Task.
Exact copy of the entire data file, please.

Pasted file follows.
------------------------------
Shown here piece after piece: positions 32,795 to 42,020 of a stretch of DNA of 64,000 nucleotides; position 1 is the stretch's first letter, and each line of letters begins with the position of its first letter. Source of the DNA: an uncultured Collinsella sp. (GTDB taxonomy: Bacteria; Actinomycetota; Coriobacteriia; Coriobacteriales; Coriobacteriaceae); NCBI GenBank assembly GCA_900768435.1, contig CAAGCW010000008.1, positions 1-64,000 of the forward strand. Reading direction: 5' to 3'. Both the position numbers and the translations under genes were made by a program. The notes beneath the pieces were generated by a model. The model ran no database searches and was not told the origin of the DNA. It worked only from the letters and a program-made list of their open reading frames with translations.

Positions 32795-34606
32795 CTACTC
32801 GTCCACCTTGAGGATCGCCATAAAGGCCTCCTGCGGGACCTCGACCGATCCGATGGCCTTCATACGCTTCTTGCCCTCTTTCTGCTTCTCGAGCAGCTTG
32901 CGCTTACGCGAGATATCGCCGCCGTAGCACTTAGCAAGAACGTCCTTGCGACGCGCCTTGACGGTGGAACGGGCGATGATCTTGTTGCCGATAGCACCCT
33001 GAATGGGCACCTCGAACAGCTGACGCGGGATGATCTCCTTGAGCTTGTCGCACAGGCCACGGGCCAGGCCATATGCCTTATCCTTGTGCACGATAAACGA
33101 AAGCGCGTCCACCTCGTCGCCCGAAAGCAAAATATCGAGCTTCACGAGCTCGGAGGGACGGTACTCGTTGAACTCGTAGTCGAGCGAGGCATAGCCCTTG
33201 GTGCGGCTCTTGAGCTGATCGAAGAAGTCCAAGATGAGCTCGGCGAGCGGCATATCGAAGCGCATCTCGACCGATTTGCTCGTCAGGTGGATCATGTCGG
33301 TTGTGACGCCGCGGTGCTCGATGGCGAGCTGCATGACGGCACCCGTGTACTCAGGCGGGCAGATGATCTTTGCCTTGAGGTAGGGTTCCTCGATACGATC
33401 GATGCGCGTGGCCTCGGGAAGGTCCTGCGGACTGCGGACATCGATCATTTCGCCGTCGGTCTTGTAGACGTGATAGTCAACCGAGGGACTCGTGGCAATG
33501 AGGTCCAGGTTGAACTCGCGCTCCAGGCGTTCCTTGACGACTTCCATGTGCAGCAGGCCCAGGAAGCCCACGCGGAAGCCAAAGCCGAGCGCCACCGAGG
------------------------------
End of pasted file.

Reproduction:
Shown here piece after piece: positions 32,795 to 42,020 of a stretch of DNA of 64,000 nucleotides; position 1 is the stretch's first letter, and each line of letters begins with the position of its first letter. Source of the DNA: an uncultured Collinsella sp. (GTDB taxonomy: Bacteria; Actinomycetota; Coriobacteriia; Coriobacteriales; Coriobacteriaceae); NCBI GenBank assembly GCA_900768435.1, contig CAAGCW010000008.1, positions 1-64,000 of the forward strand. Reading direction: 5' to 3'. Both the position numbers and the translations under genes were made by a program. The notes beneath the pieces were generated by a model. The model ran no database searches and was not told the origin of the DNA. It worked only from the letters and a program-made list of their open reading frames with translations.

Positions 32795-34606
32795 CTACTC
32801 GTCCACCTTGAGGATCGCCATAAAGGCCTCCTGCGGGACCTCGACCGATCCGATGGCCTTCATACGCTTCTTGCCCTCTTTCTGCTTCTCGAGCAGCTTG
32901 CGCTTACGCGAGATATCGCCGCCGTAGCACTTAGCAAGAACGTCCTTGCGACGCGCCTTGACGGTGGAACGGGCGATGATCTTGTTGCCGATAGCACCCT
33001 GAATGGGCACCTCGAACAGCTGACGCGGGATGATCTCCTTGAGCTTGTCGCACAGGCCACGGGCCAGGCCATATGCCTTATCCTTGTGCACGATAAACGA
33101 AAGCGCGTCCACCTCGTCGCCCGAAAGCAAAATATCGAGCTTCACGAGCTCGGAGGGACGGTACTCGTTGAACTCGTAGTCGAGCGAGGCATAGCCCTTG
33201 GTGCGGCTCTTGAGCTGATCGAAGAAGTCCAAGATGAGCTCGGCGAGCGGCATATCGAAGCGCATCTCGACCGATTTGCTCGTCAGGTGGATCATGTCGG
33301 TTGTGACGCCGCGGTGCTCGATGGCGAGCTGCATGACGGCACCCGTGTACTCAGGCGGGCAGATGATCTTTGCCTTGAGGTAGGGTTCCTCGATACGATC
33401 GATGCGCGTGGCCTCGGGAAGGTCCTGCGGACTGCGGACATCGATCATTTCGCCGTCGGTCTTGTAGACGTGATAGTCAACCGAGGGACTCGTGGCAATG
33501 AGGTCCAGGTTGAACTCGCGCTCCAGGCGTTCCTTGACGACTTCCATGTGCAGCAGGCCCAGGAAGCCCACGCGGAAGCCAAAGCCGAGCGCCACCGAGG